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Healing work

Sarah V. Suiter (Department of Human and Organizational Development, Vanderbilt University, Nashville, Tennessee, USA)
C. Danielle Wilfong (Department of Human and Organizational Development, Vanderbilt University, Nashville, Tennessee, USA)

Social Enterprise Journal

ISSN: 1750-8614

Article publication date: 4 December 2019

Issue publication date: 29 January 2020



The purpose of this paper is to explore women’s experiences in one such social enterprise, and to analyze the ways in which this social enterprise supports and/or undermines its employees’ health and well-being. Finding and keeping employment during recovery from addiction is a strong predictor of women’s ability to maintain sobriety and accomplish other important life goals. Many treatment organizations have programs that support job readiness and acquisition; however, less priority is placed on the quality of the workplaces and their consequences for continued health and well-being. Social enterprises that exist for the purpose of employing women in recovery have the potential to be health-promoting workspaces, but understanding how health is supported for this particular population is important.


This paper provides an ethnographic account of Light Collective, a social enterprise run by women in recovery from addiction. Data were collected through 2 years of participant observation, 38 interviews and 2 focus groups. Data were analysed using a grounded theory approach.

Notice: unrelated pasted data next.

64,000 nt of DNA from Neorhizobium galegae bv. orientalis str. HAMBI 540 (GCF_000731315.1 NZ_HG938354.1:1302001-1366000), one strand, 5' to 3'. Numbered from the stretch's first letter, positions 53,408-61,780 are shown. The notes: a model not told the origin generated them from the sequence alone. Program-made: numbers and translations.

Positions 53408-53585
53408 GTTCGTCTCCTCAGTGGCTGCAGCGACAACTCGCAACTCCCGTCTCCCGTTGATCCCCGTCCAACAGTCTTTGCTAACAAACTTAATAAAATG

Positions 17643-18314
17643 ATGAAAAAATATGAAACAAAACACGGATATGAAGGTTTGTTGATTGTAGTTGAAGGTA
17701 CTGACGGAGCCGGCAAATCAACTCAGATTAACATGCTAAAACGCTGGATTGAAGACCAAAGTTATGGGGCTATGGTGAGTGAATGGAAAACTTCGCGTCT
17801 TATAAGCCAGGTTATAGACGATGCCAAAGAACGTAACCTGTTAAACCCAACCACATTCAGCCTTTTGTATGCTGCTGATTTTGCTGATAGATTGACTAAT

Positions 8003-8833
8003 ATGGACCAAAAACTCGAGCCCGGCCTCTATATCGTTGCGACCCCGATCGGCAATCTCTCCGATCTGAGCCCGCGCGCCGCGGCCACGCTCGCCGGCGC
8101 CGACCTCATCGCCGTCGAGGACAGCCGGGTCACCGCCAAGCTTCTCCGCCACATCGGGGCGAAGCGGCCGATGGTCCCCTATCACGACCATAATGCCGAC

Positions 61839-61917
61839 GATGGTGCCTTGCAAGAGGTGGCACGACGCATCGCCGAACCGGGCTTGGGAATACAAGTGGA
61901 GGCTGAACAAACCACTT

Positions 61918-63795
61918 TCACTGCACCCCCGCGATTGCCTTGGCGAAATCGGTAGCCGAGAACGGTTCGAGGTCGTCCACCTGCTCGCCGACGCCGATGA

Light Collective provides a health-promoting workplace by keeping barriers to employment low and making work hours and expectations individualized and flexible. Furthermore, the organization creates a setting in which work is developmentally nurturing, provides the opportunity for meaningful mastery and serves to build community amongst women who are often marginalized and isolated in more traditional contexts.


This study contributes to literature exploring the potential for social enterprises to create health-promoting workplaces by focusing the types of workplace commitments required to support a particularly vulnerable population. This study also explores some of the challenges and contradictions inherent in trying to create health-promoting work environments vis-à-vis the constraints of broader economic systems.



The authors would like to thank Michelle Wijaya, Erin Boddy, Cary Rayson, and Keri Seay for their various and essential contributions to this study. We would also like to share the women of Light Collective who so generously shared their stories with us.

Funding details: This study was funded by a small grant from the authors’ university. The university did not play a role in any aspect of the study (design, data collect, data analysis, reporting) other than funding it.

Disclosure statement: The author does not have any conflicts of interest to disclose.

Data availability statement: Due to the sensitive nature of some of the data collected for this study and the stipulations of the IRB arrangement, data that supported this study cannot be deposited on-line. Any persons interested in obtaining access to the data set should contact the author.


Suiter, S.V. and Wilfong, C.D. (2020), "Healing work", Social Enterprise Journal, Vol. 16 No. 1, pp. 82-99.



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